View Full Version : Lynch on TV series
05-28-2002, 12:50 AM
This excerpt is from an interview Filmmaker magazine did with David Lynch in Fall 2001 for MULHOLLAND DRIVE.
<!--EZCODE ITALIC START--> Lynch: Somewhere during all of this I heard that ABC, or television networks in general, had done polls and found out that a lot of people don't always watch the same show every week. They miss a couple of episodes a month. So the networks were becoming afraid of continuing stories. They wanted stories that had closure at the end of the 42 or 44 minutes...<!--EZCODE ITALIC END-->
The continuing, developing storyline is one of the more interesting aspects of television. Unfortunately it seems like Lynch is right.
Is there pressure to downplay story arcs? Is the continuing story disappearing?
05-28-2002, 04:00 AM
This is a constant struggle. And, yes, networks and studios don't want continuing arc episodes. I've had to deal with this question several times.
For one thing, Studios/Networks want the freedom to move things around if necessary. Especially in syndication. They don't want to feel tied into a particular order. Especially if they are trying to time their best episodes for sweeps.
And, yes, it is true that most studies have shown that people don't tend to watch every episode. When I was doing Xena, the research showed that people who categorized themselves as "fans" of the series watched an average of six episodes in a season. Hardcore fans (who would watch all of them) in any series are a small segment of the viewing audience. So the problem is that a continuing storyline would alienate new viewers. As new people tuned in, it would be harder for them to catch up with what has happened. Take a look at the beginning of 24 to figure out that this can be a problem. That's why the lengthy recap every week.
The fact is that every series has viewer dropoff, no matter how popular it is. The people who have been with it from the beginning eventually tire and tune into other shows. But these people (hopefully) are replaced with new viewers. New viewers tend to stay away from shows that force them to try to catch up to the plotlines. And any old viewers who strayed have less incentive to return if they feel they have lost the track. This was (in my opinion) one of the reasons why my old show, Xena, started losing more of it's audience as it went on. It was a very complicated series and it was harder to jump in as it went on.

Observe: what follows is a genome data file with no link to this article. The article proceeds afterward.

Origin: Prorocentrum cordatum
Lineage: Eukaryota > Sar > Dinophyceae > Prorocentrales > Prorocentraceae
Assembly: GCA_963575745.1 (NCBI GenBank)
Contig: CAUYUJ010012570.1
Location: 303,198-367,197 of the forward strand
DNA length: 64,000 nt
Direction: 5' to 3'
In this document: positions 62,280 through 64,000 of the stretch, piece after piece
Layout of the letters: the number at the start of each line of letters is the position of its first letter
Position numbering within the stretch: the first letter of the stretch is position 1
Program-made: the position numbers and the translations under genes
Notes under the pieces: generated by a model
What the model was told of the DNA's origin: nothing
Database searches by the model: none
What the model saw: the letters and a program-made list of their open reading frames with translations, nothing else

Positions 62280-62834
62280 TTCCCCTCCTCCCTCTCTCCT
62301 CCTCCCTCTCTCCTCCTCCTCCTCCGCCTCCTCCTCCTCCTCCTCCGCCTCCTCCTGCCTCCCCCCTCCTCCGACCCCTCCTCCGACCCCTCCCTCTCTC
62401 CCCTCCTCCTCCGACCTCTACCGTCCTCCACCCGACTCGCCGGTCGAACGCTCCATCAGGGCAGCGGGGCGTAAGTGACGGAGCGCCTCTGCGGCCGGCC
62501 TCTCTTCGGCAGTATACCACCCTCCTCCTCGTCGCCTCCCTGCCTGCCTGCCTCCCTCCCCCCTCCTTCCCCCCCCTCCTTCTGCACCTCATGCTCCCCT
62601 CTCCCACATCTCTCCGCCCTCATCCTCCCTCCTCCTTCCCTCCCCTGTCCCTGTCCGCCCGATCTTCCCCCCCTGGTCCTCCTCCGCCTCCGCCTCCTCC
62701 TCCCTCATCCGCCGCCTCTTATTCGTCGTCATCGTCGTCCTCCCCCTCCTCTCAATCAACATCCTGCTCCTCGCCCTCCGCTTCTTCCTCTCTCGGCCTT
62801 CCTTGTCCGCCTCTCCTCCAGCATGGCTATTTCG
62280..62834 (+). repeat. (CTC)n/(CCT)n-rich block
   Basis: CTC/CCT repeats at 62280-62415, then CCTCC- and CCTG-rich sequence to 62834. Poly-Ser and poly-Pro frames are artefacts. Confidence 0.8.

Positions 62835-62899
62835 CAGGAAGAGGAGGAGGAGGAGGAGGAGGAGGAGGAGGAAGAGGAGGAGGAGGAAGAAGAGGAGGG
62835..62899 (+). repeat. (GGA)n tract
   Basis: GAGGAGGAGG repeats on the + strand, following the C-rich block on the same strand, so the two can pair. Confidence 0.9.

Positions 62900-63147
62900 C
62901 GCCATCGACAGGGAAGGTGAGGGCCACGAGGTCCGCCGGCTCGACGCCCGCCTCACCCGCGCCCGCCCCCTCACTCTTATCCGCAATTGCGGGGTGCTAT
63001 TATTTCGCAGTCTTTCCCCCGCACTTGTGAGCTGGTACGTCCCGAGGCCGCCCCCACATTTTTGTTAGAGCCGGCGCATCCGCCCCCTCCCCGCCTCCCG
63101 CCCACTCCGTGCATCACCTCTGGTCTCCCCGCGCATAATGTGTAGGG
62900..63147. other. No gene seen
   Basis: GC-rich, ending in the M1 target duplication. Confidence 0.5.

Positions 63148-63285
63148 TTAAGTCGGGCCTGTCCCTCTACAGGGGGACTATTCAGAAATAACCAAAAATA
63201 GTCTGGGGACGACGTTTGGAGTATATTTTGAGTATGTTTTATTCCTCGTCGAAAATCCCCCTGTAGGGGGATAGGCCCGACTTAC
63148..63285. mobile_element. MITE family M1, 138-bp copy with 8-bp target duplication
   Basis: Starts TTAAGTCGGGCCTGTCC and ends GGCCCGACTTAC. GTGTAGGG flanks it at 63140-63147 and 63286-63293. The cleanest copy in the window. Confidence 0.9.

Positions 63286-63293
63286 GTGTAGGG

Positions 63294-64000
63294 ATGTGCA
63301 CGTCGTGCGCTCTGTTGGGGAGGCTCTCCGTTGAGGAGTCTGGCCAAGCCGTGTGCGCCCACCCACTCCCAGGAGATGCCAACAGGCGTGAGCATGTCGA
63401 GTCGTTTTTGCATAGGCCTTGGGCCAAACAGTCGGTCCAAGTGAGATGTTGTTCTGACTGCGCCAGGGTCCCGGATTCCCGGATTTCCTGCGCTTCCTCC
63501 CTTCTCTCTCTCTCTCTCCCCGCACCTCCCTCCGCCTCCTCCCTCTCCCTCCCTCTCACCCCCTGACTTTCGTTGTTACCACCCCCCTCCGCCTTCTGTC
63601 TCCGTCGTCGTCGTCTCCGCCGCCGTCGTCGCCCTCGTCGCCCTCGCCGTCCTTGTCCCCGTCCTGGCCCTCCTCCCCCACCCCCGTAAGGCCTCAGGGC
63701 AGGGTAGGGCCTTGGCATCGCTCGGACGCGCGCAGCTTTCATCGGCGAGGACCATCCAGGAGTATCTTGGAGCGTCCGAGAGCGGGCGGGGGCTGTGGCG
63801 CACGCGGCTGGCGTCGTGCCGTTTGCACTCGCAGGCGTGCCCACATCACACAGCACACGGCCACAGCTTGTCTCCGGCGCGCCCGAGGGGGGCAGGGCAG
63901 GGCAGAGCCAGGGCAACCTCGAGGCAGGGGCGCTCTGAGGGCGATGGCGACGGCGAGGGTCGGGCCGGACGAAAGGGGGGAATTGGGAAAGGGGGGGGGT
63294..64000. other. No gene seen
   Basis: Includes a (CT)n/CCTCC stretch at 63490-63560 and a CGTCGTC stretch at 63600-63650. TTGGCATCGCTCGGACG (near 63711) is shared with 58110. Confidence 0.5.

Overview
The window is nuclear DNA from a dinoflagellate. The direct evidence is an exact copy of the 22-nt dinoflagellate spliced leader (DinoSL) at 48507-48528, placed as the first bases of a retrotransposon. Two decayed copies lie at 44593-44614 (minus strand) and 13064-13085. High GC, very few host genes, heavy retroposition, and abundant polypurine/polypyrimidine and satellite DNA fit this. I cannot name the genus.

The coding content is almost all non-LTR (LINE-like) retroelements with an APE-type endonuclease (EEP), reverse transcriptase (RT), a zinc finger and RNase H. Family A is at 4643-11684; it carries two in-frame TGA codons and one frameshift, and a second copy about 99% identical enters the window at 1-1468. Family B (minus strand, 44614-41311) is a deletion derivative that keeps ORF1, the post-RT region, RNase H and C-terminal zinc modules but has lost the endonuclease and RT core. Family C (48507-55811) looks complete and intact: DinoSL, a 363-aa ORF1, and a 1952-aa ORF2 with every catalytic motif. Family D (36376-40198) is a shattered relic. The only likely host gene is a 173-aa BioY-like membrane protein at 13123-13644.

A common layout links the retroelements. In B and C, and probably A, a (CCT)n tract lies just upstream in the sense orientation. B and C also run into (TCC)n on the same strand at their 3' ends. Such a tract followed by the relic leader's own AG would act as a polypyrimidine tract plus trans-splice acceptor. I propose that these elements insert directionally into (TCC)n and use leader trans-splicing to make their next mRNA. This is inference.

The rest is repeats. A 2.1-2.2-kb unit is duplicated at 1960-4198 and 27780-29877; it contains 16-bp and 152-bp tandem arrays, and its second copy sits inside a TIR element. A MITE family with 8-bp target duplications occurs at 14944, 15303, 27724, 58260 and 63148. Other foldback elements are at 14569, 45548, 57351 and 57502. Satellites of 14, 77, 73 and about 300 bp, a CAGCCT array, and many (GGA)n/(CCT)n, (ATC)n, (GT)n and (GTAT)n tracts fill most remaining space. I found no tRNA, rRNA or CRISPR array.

Now, that doesn't mean that you can't have some sort of continuity. The danger of having no arc in the series is that it becomes predictable and boring. The "fans" lose interest and move away. But it has to be measured and of the type that can easily be explained or inferred within the context of the current episode. As we all know, characters have to grow. So somewhere inbetween the two is the balance that can make for good storytelling.
Every Writer wants to tell a grand epic, a novel, that spans the course of several years, arcing stories and characters into a complicated tale. But with very, very rare exceptions, it doesn't work in the Television arena.
05-28-2002, 05:49 AM
that is unfortunate... because that is what keeps me watching, having an investement in what is going on.
Networks and their need to 'move things around' is what has me practically boycotting television! If I wasn't such the addict...
ABC and the shuffling of 'Once and Again'.. it is like they were trying to lose the audience. Great writing, excellent show, but 7 moves in three seasons? They wonder why ratings drop....
Fox and 'Pasadena', 2 shows, pre-empted how many times, then yanked?
I love episodic television, I also love sitcoms, and they have an episodic approach too.... I don't know of any programing that doesn't rely on some investments in the characters.
Or do I just love tv to much?
05-28-2002, 09:05 AM
I recently read an interview with the Exec Producer on Farscape. In this interview he said that they had decided to treat the viewers like 'adults' and never recap anything other than the opening sequence. I thought at first that this was in direct conflict with the networks desire for unconected episodes, but with further thought I can see how it isn't.
Anyone who watches the show will known what is going on without being told and a first time/new viewer won't feel bogged down by lenghty recaps and get a longer show. The new viewer will likely be enticed by things going on in the show that aren't explained but accepted by the characters within the show.
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